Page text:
Carnival at Bray
by Foley, Jessie Ann

Uprooted from Chicago to rural Ireland, Maggie searches for her place in the country she now calls home before enduring a tragedy that sends her on a pilgrimmage to fulfill her uncle's request.

<b>Jessie Ann Foley</b> is a Chicago Public Schools English teacher. She holds an MFA in Fiction Writing from Columbia College Chicago. She lives in Chicago.

It's the eve of 1994, and the grunge movement has reached its fevered height. On Ireland's east coast, 16-year-old Maggie, disgruntled and displaced from her native Chicago, after her flighty mother's recent marriage, listens to Nirvana and misses the uncle in America who snuck her into rock concerts. Her plan is to keep her head down and wait for her mother's relationship to implode, but she finds herself drawn into her new town of Bray and its generations of inhabitants. When her first real loss comes on the heels of her first love, she undertakes a pilgrimage to the mecca of grunge music: a Nirvana concert in Rome. Rock-savvy readers might recognize the time line as the story hurtles towards that infamous April of 1994, but, with or without that knowledge, they will be drawn into the sometimes seedy, sometimes madcap atmosphere of this first novel. A mostly fleshed-out cast of supporting characters and rich storytelling make this appealing both to teens and to the contingent that still has copies of Nevermind on vinyl. Copyright 2014 Booklist Reviews.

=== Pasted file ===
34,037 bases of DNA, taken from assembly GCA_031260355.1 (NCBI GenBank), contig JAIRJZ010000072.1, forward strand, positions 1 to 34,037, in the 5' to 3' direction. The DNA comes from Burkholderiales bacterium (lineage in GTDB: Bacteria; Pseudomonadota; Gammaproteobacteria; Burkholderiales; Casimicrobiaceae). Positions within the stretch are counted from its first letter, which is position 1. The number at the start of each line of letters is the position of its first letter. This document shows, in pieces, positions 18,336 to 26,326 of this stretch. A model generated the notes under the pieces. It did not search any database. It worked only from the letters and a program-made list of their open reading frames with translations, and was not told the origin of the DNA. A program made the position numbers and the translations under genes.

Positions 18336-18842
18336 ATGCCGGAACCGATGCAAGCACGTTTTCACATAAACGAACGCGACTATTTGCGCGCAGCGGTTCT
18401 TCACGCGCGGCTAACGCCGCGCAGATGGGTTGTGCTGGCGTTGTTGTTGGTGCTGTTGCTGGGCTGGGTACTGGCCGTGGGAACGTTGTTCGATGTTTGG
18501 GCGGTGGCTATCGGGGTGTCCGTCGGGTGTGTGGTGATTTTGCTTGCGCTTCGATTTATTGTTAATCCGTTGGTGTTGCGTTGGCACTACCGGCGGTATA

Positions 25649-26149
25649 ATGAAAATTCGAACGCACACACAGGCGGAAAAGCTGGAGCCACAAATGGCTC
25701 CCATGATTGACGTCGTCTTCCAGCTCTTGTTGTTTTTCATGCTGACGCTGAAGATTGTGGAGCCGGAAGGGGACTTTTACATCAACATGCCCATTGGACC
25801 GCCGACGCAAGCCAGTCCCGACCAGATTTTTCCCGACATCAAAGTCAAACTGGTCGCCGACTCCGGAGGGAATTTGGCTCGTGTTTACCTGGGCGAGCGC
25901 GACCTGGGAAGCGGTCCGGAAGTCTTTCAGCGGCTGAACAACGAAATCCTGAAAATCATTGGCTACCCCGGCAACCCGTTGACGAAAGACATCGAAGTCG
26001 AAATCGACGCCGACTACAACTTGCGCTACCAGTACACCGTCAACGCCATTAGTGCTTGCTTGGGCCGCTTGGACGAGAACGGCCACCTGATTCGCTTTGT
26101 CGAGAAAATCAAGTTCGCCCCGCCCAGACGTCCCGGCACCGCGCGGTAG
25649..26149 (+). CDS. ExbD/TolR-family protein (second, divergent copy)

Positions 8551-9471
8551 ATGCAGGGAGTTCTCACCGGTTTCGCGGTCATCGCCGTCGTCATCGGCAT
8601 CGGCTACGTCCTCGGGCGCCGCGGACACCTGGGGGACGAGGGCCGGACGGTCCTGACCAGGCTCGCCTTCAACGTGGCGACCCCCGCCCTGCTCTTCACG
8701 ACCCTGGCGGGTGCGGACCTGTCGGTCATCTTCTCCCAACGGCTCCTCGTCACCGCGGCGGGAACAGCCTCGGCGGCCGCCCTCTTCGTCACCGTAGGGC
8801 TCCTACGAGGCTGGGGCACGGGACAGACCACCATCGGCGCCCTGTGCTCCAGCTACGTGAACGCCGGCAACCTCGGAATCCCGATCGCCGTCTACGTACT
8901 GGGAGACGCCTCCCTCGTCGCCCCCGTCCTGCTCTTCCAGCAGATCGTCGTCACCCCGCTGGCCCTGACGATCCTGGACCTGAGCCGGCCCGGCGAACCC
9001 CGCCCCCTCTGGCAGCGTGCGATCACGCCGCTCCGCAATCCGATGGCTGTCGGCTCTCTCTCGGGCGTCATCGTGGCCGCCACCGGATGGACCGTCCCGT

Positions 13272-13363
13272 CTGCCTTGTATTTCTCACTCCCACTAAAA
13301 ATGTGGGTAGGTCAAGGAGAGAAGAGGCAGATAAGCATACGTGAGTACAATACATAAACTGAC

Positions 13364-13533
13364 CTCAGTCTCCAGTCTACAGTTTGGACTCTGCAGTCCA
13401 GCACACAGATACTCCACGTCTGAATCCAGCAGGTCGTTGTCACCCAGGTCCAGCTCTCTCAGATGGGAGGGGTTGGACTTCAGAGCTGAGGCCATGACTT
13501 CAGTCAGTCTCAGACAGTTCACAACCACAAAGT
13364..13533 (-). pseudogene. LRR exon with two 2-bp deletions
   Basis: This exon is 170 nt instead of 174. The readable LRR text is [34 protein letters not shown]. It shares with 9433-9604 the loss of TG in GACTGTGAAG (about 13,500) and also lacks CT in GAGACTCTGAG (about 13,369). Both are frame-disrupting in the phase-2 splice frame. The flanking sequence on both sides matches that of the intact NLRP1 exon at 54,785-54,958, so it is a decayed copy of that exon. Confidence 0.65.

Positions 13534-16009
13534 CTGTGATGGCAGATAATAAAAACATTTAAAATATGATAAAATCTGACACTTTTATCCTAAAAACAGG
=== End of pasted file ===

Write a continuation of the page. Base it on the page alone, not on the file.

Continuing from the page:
In 1993, 16 year-old Maggie and her family move from Chicago to small-town Ireland with the latest of her mother's romantic partners. Moving to Bray, Maggie leaves behind warm, practical Nanny Ei and beloved Uncle Kevin, a 26-year-old who plays in a band, sneaks her into grunge rock concerts and makes himself responsible for Maggie's musical education. Arriving in Ireland, Maggie finds that she's no better at fitting in with the girls of St. Brigid's than she had been at her old school. Instead, she forms a loose web of connections with local figures: Dan Sean, a Bray legend at 99, whose home becomes a refuge for Maggie in times of family conflict; Aíne, the bookish classmate with whom Maggie reluctantly goes on double dates; and Eoin, the gentle boy with whom Maggie falls in love. The narrative subtly and carefully interweaves peer and family drama-much of it involving troubled Uncle Kevin-with the highs and lows of the grunge music scene, from the transfo rmative glory of a Nirvana concert to the outpouring of grief around the death of Kurt Cobain. Every character, every place comes alive with crisp, precise detail: Maggie's heartbroken mother "howling along in an off-key soprano" to Joni Mitchell's Blue, Dan Sean welcoming Maggie with a Cossack's hat and a hefty glass of port. Powerfully evocative. (Historical fiction. 14 & up) Copyright Kirkus 2014 Kirkus/BPI Communications.All rights reserved.

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